1. How did you come up with the title?
I was in London on my own about this time last year and decided to take the tour of the forgotten underground on a whim. My best friend, Kris Kobus, works for the Tube and suggested the tour. It was fascinating seeing the stations and tunnels that had fallen into disuse and the stories about them. I always have a notebook with me so if inspiration hits I'm prepared. It did. I took notes on everything the tour guide said and the idea grew and grew that it would make a great setting for a vampire novel – thus Blood Underground. The word “Thavs” is a descriptive term I came up with based on the English word “chavs.” It is explained in the introductory chapter.
2. Is there a message in your novel that you want readers to grasp?
First of all, I want my readers to have fun and enjoy the ride. Second, I want them to become emotionally invested in the characters. And last of all, in this particular story, the message I want the readers to get is how much our humanness means to us.
3. How much of the book is realistic?
Quite of bit of the book is realistic. As I said, I take a notebook with me everywhere I go and I take extensive notes, even while on vacation. Besides the underground folklore incorporated into my story, there are other locations and situations taken from real life – the pubs, the museums – all are based in reality. A painting in one of the galleries in London inspired one of the main characters in Blood Underground and is featured prominently in the story as an impetus for flashbacks. My characters, or quite a few of them, are based loosely on some of my friends – their moods, their affectations, etc.
4. If you had to do it all over again, would you change anything in your book?
I’ve been told that I sometimes tend to give too much background information but I want my readers to be able to know my characters inside and out, and to know why they are the way they are. So to answer your question, no; I wouldn’t change anything about Blood Underground.
5. What was the hardest part of writing your book?
I’m a linear thinker; to me everything has a logical beginning, middle, and end. That was how I wrote all of my previous novels – started at the beginning and worked my way to the end. For Blood Underground I decided to try something different and it nearly did me in! After the initial chapter which is a prologue that tells the reader what “thavs” are and the origin of the term, the story goes back and forth from present day to the early 1800s, working its way forward through history with each successive flashback. It was very difficult for me to write in this manner but I think it works for this storyline very well.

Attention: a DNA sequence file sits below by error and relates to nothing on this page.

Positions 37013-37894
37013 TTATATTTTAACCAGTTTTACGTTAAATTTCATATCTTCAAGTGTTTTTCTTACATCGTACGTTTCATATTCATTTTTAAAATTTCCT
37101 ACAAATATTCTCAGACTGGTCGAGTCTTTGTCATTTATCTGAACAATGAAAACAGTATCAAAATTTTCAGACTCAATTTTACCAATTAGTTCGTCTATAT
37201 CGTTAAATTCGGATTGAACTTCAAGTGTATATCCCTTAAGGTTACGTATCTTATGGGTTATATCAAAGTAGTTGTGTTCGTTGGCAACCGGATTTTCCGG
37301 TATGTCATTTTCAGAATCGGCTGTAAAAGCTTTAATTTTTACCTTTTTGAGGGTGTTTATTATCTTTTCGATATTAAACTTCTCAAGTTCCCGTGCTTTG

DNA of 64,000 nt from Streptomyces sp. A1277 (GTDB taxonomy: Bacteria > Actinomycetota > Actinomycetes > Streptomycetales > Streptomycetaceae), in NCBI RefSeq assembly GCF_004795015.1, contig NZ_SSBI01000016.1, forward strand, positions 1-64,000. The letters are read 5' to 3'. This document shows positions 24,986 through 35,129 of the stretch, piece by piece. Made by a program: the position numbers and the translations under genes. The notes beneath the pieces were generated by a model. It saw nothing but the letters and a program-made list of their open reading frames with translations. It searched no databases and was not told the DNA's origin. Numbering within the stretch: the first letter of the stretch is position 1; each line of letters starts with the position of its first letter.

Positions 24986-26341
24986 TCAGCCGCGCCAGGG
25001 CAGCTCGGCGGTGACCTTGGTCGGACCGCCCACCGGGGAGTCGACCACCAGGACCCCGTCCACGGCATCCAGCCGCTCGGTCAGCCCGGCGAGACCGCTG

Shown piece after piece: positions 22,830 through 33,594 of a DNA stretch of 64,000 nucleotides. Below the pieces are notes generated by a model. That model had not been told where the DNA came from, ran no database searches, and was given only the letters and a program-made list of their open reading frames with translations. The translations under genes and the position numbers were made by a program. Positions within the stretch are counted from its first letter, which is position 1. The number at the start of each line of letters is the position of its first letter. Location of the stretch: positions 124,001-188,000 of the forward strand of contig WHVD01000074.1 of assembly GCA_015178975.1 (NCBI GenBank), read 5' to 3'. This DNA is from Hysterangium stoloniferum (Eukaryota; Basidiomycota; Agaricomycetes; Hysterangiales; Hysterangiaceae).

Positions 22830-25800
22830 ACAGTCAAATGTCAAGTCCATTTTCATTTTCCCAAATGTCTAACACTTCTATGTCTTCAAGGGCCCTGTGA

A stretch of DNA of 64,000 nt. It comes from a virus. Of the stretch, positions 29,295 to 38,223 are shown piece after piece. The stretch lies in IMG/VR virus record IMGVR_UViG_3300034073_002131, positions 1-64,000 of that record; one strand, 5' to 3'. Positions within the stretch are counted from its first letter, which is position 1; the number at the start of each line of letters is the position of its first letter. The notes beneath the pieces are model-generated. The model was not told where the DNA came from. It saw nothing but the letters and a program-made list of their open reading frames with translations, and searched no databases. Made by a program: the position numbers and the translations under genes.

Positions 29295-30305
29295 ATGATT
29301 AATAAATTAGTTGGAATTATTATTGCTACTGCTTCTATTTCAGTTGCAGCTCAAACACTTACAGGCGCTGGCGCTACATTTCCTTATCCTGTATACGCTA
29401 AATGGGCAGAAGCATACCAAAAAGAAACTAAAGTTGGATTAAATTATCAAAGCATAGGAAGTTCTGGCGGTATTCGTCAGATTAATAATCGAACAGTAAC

6. Did you learn anything from writing your book and what was it?
I learned that I can think outside of a straight line and actually do it pretty well, or so early reviews have lead me to believe.
7. Do you recall how your interest in writing originated?
I began writing when I was in college back in the 1970s, never anything serious, though. It was just for me that I wrote - mainly short stories and such. I started writing seriously in 2007 as a way to beat the boredom of winter in Fargo, North Dakota, where I currently live and work.
8. Who is your favorite author and what is it that really strikes you about their work?
Sadly, I really do not have a favorite author. I know it sounds shallow, but I have read tons of books over the years, all different genres, fiction, non-fiction, etc. but ever since I started writing I just haven’t read very much. And I can’t read the other vampire author’s works until I’m done writing in that genre – I don’t want to subconsciously use any of their ideas in my own writing. I know that there is duplication in the horror novels – it’s bound to happen, but I want to be able to say with certainty that it was accidental if one of my stories seems to be like someone else’s. If I had to pick, it would probably be F. Scott Fitzgerald. That whole era he wrote about has always been a point of fascination for me. His words seem to soar off of the page and he makes it easy for one to envision exactly what it is he’s trying to say.
9. Tell us your latest news.